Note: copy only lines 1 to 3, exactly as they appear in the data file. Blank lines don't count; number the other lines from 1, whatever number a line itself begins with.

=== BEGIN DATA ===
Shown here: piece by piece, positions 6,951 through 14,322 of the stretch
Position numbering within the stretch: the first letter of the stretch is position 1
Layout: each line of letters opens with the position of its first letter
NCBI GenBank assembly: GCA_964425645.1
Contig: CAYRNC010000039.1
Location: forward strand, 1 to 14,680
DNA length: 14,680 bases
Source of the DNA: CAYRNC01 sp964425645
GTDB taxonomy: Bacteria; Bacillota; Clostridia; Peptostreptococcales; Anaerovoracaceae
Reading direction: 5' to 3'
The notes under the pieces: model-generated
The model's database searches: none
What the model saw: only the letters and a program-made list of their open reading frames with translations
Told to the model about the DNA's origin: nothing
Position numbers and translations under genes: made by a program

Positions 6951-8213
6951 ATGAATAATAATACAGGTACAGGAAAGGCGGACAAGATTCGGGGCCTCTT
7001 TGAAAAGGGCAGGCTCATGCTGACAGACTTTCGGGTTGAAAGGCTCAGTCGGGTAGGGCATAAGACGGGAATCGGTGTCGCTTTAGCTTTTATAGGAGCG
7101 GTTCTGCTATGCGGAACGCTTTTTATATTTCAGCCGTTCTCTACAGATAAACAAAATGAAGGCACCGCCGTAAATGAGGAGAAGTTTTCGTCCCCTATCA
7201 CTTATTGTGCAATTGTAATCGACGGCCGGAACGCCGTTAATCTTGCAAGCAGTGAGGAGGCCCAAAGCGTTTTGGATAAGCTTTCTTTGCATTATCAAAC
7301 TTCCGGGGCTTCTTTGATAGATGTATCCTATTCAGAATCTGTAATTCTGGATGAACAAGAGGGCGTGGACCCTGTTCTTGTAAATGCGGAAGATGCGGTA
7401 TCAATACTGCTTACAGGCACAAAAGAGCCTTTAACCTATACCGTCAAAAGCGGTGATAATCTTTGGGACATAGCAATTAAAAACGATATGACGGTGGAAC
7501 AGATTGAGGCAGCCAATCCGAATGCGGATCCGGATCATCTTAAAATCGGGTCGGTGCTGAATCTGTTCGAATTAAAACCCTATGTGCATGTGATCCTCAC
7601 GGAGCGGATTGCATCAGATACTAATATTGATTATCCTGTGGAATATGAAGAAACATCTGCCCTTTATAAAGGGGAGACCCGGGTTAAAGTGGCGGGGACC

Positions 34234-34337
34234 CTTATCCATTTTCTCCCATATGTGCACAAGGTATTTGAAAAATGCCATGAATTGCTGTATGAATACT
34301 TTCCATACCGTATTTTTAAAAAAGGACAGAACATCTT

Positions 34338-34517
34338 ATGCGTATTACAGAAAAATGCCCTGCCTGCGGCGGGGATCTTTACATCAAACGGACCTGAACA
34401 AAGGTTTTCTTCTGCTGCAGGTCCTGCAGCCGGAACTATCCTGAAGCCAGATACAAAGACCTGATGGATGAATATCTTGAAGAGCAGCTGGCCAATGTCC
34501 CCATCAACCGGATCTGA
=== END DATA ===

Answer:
Shown here: piece by piece, positions 6,951 through 14,322 of the stretch
Position numbering within the stretch: the first letter of the stretch is position 1
Layout: each line of letters opens with the position of its first letter